Senior Citizens and the Mentally Ill
In the line of duty, law enforcement officers will deal with people of all ages. From the very young to senior citizens, it is important to understand different stages of life and what people are facing when you attempt to serve them out in the field. Additionally, understanding the nature and impact of mental illness at any age is a critical piece to being able to do the job effectively.
Striking a balance between empathy and law enforcement is key. While it is important to uphold the law, it is also important to recognize the signs that someone may not be in control of their choices and assist them while also protecting yourself and others.
Senior citizens are accountable for their actions just like everyone else, but age can diminish the ability to function as nimbly as others. For example, pulling over a senior for driving that may indicate intoxication may or may not mean that the person is under the influence of illicit drugs or alcohol. It may very well be the effect of prescription medications, diminished eyesight, or slowed cognitive functioning.
Similarly, when an older person experiences any interaction with the law, consider that there may be chronic physical ailments, dementia, the influence of prescription medications, and other age-related problems at issue.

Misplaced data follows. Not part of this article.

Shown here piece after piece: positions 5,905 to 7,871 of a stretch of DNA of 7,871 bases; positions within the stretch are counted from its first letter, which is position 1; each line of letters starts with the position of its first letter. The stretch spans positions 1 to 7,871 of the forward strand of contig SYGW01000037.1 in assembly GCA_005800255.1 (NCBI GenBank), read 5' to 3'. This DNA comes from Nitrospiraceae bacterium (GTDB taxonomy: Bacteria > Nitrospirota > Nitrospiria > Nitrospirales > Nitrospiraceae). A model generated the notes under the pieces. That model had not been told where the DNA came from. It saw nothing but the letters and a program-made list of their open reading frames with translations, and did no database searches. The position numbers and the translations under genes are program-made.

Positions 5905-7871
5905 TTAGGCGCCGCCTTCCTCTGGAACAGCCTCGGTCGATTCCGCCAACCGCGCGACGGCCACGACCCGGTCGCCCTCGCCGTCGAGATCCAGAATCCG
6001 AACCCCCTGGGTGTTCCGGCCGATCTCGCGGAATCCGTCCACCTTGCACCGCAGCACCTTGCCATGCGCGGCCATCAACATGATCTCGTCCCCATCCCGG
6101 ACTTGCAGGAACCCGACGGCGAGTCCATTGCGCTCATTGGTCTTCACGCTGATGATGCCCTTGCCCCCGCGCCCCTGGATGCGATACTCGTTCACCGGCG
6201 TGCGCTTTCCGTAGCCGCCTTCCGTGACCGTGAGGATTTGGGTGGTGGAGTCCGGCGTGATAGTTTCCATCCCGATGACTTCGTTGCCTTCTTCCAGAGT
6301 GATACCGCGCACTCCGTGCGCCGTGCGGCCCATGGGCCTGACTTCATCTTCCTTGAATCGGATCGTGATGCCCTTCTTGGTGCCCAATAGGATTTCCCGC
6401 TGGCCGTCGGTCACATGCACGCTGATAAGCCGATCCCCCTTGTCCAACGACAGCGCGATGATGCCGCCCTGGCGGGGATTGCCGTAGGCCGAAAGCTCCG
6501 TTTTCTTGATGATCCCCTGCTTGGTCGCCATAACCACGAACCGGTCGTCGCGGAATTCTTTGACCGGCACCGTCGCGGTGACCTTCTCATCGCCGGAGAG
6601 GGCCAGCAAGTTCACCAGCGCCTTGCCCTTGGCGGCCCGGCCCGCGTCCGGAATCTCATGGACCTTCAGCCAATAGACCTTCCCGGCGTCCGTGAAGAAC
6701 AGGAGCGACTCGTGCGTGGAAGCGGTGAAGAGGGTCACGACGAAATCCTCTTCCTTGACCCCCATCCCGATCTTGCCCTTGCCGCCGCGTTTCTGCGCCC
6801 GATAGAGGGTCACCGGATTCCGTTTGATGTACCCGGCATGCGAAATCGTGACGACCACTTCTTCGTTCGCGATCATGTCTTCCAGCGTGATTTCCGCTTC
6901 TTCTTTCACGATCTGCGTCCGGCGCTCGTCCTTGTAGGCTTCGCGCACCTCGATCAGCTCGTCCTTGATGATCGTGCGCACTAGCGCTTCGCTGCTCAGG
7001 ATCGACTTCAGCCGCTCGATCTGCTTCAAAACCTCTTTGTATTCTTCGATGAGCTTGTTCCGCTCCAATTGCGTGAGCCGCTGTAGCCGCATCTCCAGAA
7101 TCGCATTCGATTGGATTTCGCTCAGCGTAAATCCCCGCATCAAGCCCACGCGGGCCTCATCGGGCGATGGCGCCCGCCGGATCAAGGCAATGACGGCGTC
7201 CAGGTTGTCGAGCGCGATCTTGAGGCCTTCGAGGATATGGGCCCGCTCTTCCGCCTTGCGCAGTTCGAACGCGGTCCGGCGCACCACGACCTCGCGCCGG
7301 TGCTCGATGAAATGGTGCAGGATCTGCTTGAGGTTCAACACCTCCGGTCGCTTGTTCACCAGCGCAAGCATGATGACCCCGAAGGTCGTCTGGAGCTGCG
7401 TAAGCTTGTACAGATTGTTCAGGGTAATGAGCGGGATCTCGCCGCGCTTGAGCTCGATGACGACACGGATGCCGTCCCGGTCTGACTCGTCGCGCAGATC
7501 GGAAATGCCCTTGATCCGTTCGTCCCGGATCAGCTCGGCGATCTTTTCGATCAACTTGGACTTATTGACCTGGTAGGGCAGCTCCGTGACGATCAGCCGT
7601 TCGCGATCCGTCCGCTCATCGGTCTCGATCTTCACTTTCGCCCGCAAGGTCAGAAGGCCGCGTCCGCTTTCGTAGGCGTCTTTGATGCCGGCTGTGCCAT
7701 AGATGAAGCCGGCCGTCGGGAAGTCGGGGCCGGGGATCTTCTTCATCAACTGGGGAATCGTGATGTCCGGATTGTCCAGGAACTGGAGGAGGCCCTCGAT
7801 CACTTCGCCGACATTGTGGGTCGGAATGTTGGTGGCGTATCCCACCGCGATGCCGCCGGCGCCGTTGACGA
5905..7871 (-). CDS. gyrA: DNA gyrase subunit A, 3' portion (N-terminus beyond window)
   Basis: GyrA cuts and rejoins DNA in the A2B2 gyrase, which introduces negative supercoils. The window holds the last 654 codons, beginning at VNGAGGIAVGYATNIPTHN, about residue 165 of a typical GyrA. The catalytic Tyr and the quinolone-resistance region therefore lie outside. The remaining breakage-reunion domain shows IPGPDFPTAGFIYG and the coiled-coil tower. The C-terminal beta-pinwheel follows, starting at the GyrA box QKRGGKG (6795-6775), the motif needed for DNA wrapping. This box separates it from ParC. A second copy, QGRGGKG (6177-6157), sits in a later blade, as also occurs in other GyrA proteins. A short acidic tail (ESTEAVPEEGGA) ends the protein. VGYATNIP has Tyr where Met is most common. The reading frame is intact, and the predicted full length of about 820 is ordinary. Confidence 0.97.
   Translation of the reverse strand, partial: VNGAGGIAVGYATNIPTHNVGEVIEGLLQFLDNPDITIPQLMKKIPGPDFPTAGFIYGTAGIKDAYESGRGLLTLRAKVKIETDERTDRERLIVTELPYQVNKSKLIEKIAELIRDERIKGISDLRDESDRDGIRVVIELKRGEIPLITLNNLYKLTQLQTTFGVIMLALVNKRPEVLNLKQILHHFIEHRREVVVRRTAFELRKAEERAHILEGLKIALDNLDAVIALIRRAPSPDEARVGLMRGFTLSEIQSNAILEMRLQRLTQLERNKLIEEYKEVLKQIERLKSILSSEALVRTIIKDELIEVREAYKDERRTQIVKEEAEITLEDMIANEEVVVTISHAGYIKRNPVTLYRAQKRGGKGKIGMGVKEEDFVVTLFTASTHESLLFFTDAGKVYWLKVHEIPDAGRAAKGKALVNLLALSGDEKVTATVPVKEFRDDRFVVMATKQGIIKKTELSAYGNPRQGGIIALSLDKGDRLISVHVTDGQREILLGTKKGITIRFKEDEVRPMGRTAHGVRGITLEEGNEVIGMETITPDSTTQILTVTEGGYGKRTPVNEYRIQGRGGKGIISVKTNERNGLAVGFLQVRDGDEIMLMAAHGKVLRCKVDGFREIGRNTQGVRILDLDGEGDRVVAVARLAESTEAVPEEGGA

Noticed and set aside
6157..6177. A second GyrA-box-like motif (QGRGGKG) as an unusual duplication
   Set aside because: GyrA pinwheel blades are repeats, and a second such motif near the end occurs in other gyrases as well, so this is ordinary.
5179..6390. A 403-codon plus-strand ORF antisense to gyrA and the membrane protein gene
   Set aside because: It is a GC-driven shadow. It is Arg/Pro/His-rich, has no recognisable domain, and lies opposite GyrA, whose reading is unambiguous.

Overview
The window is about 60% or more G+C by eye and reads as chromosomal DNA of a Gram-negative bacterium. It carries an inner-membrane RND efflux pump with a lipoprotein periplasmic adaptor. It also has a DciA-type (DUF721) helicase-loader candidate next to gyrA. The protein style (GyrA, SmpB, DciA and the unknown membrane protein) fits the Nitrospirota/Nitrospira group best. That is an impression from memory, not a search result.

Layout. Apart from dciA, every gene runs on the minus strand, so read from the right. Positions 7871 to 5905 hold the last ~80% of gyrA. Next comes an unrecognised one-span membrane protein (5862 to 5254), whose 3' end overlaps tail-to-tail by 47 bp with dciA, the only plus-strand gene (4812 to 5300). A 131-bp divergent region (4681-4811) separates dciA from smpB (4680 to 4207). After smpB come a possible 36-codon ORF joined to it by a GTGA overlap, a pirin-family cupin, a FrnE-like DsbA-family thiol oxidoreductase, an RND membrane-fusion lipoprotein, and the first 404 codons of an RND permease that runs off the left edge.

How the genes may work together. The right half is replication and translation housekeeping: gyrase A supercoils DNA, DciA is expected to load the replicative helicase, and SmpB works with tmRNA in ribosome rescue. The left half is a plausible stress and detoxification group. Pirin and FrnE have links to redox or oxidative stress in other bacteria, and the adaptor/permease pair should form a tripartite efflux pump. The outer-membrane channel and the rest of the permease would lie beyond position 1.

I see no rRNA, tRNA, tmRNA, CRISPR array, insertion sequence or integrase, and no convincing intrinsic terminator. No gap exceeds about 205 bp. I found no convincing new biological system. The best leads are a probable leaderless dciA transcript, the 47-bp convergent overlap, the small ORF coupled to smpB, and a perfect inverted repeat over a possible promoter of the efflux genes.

Taking this into account, you can ask different questions that will help you to identify the core of the problem. If the person seems confused or is unable to answer questions, look for identification bracelets and other information that can help you to connect with someone who may have a better idea of what is going on.
Signs of Instability
No matter what the age of the individual is, there are clear signs of mental health issues that can indicate how best to respond. These include:
· Inability to answer simple questions or focus on the conversation
· Repeatedly trying to walk away
· Seeming lost, upset, or confused with no identifiable cause
· Erratic, irritable, fearful, or hostile behavior without an identifiable cause
· Speaking unintelligibly
Empathy and care should be taken to make sure that the person is not a threat to anyone, including themselves, and that they are not in medical danger. Dehydration, overheating, or unseen medical issues may pose complications and make it more difficult to assess the situation.
It is important to note that some of these signs can also indicate drug use. While this does not necessarily mean that you should handle the call any differently in terms of empathy and care, it does mean that there may be a possibility of paraphernalia and an increased chance of acute medical issues that should be dealt with first.